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United States Department of Agriculture

Agricultural Research Service

Title: Impacts of Cotton and Peanut Cropping Systems on the Microbial and Biochemical Properties of a Sandy Soil in Georgia

Authors
item ACOSTA-MARTINEZ, VERONICA
item Rowland, Diane
item SORENSEN, RONALD

Submitted to: American Peanut Research and Education Society Abstracts
Publication Type: Abstract Only
Publication Acceptance Date: July 13, 2004
Publication Date: July 16, 2004
Citation: Acosta Martinez, V., Rowland, D., Sorensen, R.B. 2004. Impacts of cotton and peanut cropping systems on the microbial and biochemical properties of a sandy soil in georgia[abstract]. American Peanut Research and Education Society.

Technical Abstract: Little is known about the impacts of cotton (Gossypium hirsutum L.) and peanut (Arachis hypogaea L.) cropping systems on the soil chemical, microbial and biochemical properties. This information is important to understand the crop-soil system sustainability and environmental impacts. This study investigated the impacts of cotton (=Ct) and peanut (=Pt) cropping systems on a Tifton sandy loam soil (fine-loamy, kaolinitic, thermic Plinthic Kandiudults) after 5 years of the establishment of the plots in Georgia, USA. Soil surface samples (0-22.5 cm) were taken in April, June, and September of 2002 from plots under PtPtPt, CtCtPt, and PtPtCt. The soil contained 80% sand, 13% clay, and 8% silt with an average pH of 6.3. Our study found that soil organic C was higher under PtPtPt (avg: 8.7 g C kg-1 soil) and PtPtCt (avg: 7.7 g C kg-1 soil) compared to CtCtPt (avg: 4.7 g C kg-1 soil). A similar trend was found for soil total N content. Enzyme activities, involved in nutrient cycling, such as '-glucosidase, '-glucosaminidase, acid phosphatase, alkaline phosphatase, and phosphodiesterase activities were higher in soils under PtPtPt than in PtPtCt and CtCtPt in April. In June and September, most of the enzyme activities showed this significant (P<0.05) trend: PtPtPt> PtPtCt> CtCtPt. The soil microbial biomass C and N were generally higher in PtPtPt and PtPtCt compared to CtCtPt. For this soil, in contrast to soils with lower sand content, the continuous monoculture system (PtPtPt) tended to promote soil chemical, microbial, and biochemical properties compared to crop rotations. These results are not in agreement with the sustainability problems of continuous monoculture systems. However, there was also an enhancement of the soil microbial and biochemical properties in the crop rotation that involved two consecutive years of peanut (PtPtCt) compared to the crop rotation with only one year of peanut (CtCtPt).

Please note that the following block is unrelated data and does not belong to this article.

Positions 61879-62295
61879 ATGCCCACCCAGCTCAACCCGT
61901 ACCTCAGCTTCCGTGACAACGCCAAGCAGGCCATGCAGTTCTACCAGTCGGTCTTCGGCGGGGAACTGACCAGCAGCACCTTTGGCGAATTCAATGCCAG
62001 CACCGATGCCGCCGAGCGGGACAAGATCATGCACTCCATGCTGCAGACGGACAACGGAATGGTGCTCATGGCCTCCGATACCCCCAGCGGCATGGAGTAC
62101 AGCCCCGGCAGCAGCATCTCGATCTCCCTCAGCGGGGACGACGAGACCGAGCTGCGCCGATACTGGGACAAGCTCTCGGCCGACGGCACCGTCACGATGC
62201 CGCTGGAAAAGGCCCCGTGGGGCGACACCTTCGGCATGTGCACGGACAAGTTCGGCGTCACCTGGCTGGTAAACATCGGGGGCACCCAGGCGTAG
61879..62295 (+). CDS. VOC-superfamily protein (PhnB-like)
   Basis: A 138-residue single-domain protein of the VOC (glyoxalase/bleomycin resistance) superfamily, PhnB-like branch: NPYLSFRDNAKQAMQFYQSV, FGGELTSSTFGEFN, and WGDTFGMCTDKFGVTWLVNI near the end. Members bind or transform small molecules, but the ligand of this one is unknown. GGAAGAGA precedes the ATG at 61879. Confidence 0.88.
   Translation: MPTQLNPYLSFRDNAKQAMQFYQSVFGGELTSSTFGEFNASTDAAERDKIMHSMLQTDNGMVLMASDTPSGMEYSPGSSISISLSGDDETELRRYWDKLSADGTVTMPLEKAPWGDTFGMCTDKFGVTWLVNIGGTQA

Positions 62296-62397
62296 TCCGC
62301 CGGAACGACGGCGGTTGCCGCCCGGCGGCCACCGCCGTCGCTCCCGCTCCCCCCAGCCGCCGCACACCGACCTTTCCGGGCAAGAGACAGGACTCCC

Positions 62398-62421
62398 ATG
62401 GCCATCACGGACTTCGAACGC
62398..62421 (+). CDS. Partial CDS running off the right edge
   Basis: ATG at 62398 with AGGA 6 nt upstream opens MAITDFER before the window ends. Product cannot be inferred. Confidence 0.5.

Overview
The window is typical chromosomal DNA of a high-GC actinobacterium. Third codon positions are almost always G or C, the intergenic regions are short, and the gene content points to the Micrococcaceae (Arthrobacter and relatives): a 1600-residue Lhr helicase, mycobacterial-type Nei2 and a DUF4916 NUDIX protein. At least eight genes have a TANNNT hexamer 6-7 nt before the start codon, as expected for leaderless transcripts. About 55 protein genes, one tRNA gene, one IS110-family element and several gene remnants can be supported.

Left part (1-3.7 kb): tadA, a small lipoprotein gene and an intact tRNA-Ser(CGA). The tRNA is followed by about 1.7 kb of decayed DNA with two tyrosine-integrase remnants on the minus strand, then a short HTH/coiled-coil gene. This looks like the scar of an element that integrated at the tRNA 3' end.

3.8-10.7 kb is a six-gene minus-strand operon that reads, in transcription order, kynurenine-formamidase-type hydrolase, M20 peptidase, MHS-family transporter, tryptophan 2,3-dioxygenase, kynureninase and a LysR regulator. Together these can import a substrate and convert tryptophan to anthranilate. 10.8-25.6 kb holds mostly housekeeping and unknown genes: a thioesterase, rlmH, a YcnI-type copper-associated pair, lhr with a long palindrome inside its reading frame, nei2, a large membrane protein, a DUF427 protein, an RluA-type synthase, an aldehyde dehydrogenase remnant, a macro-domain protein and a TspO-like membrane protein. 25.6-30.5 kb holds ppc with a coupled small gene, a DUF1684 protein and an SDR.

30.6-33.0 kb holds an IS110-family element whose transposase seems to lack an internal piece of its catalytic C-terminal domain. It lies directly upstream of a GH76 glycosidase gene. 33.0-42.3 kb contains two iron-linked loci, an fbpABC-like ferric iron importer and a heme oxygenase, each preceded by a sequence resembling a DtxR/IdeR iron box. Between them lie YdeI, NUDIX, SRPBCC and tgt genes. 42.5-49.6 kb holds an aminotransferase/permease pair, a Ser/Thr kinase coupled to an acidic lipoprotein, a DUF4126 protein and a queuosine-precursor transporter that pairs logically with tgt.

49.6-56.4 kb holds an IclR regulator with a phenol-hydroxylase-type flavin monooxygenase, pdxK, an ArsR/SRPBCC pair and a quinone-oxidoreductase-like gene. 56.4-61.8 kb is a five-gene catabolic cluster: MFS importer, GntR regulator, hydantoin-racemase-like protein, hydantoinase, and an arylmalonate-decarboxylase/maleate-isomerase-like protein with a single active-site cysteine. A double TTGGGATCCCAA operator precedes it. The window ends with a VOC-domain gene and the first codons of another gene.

Last Modified: 8/19/2014
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